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In The Catechumenate in Late Antique Africa (4th-6th centuries) Matthieu Pignot explores how individuals became Christian in ancient North Africa. Before baptism, converts first became catechumens and spent a significant time of gradual integration into the community through rituals and teaching. This book provides the first historical study of this process in African sources, from Augustine of Hippo, to canon of councils, anonymous sermons and 6th-century letters. Pignot shows that practices varied more than is generally assumed and that catechumens, because of their liminal position, were a disputed and essential group in the development of Christian communities until the 6th century at least. This book demonstrates that the catechumenate is key to understanding the processes of Christianisation and conversion in the West.
In: The Catechumenate in Late Antique Africa (4th -6th centuries)
In: The Catechumenate in Late Antique Africa (4th -6th centuries)
In: The Catechumenate in Late Antique Africa (4th -6th centuries)
In: The Catechumenate in Late Antique Africa (4th -6th centuries)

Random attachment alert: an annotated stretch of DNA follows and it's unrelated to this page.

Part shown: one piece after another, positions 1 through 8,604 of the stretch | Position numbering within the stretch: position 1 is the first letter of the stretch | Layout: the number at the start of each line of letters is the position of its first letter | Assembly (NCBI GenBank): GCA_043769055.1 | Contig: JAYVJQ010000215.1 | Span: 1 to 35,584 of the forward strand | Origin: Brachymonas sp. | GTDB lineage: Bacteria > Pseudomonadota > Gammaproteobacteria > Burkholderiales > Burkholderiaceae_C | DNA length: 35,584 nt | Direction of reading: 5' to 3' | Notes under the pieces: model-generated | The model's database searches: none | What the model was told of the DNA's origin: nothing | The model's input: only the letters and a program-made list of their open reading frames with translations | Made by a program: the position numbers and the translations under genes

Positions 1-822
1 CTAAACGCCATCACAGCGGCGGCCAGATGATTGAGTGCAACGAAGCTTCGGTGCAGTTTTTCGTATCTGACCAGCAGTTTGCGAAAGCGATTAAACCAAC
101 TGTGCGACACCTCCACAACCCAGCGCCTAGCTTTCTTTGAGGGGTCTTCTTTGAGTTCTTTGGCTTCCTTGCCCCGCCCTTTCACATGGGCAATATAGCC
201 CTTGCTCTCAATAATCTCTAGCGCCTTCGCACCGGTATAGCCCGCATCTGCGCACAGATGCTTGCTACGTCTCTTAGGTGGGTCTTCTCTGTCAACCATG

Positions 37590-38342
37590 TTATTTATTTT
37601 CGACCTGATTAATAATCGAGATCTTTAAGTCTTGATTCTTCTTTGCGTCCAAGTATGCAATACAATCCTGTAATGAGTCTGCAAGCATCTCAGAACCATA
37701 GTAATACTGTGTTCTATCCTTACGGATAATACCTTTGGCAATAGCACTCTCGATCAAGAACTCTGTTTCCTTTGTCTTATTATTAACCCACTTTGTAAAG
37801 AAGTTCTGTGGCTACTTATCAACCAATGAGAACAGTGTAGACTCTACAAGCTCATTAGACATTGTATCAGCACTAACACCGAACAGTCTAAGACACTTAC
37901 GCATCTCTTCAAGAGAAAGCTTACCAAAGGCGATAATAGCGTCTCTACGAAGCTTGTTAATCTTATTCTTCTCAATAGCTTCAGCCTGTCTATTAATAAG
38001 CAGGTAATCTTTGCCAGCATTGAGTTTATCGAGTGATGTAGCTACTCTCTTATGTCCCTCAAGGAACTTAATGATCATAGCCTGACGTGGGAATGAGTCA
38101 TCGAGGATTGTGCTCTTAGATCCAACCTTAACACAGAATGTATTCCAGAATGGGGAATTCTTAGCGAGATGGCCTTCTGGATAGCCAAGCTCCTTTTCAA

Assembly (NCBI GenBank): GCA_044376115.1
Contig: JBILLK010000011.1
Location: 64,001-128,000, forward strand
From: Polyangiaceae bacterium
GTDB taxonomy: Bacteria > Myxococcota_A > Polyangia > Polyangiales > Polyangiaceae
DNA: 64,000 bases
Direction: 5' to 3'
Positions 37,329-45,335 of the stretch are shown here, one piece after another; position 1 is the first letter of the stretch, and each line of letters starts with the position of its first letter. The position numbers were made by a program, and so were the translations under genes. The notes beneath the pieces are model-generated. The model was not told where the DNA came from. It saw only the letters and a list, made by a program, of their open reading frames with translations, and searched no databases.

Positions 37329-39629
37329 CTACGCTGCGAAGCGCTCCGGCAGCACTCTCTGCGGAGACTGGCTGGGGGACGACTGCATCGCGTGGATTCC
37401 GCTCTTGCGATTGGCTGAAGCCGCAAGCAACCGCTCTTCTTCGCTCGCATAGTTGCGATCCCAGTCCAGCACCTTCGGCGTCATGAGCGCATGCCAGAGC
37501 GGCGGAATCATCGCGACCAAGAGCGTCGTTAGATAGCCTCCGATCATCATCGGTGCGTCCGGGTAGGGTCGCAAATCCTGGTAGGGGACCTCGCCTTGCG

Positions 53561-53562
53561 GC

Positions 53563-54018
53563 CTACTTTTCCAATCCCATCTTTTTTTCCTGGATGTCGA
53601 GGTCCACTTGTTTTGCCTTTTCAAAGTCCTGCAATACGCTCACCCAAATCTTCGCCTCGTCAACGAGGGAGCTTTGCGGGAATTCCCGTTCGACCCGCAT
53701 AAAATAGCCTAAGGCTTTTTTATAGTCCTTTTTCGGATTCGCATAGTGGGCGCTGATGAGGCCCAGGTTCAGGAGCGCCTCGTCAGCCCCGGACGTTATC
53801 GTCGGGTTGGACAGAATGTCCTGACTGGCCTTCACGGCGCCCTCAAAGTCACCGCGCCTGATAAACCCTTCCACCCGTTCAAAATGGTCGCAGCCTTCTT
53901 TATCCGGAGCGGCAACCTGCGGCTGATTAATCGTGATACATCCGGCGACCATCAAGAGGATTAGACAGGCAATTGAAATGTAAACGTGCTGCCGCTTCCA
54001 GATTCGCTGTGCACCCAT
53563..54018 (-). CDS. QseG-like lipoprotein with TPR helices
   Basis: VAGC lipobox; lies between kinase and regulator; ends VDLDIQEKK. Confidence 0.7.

In: The Catechumenate in Late Antique Africa (4th -6th centuries)
In: The Catechumenate in Late Antique Africa (4th -6th centuries)
In: The Catechumenate in Late Antique Africa (4th -6th centuries)
This volume contains 17 essays on the subjects of text, canon, and scribal practice. The volume is introduced by an overview of the Qumran evidence for text and canon of the Bible. Most of the text critical studies deal with texts from the Dead Sea Scrolls, including sectarian as well as canonical texts. Two essays shed light on the formation of authoritative literature. Scribal practice is illustrated in various ways, again mostly from the Dead Sea Scrolls. One essay deals with diachronic change in Qumran Hebrew. Rounding out the volume are two thematic studies, a wide-ranging study of the “ambiguous oracle” of Josephus, which he identifies as Balaam’s oracle, and a review of the use of female metaphors for Wisdom.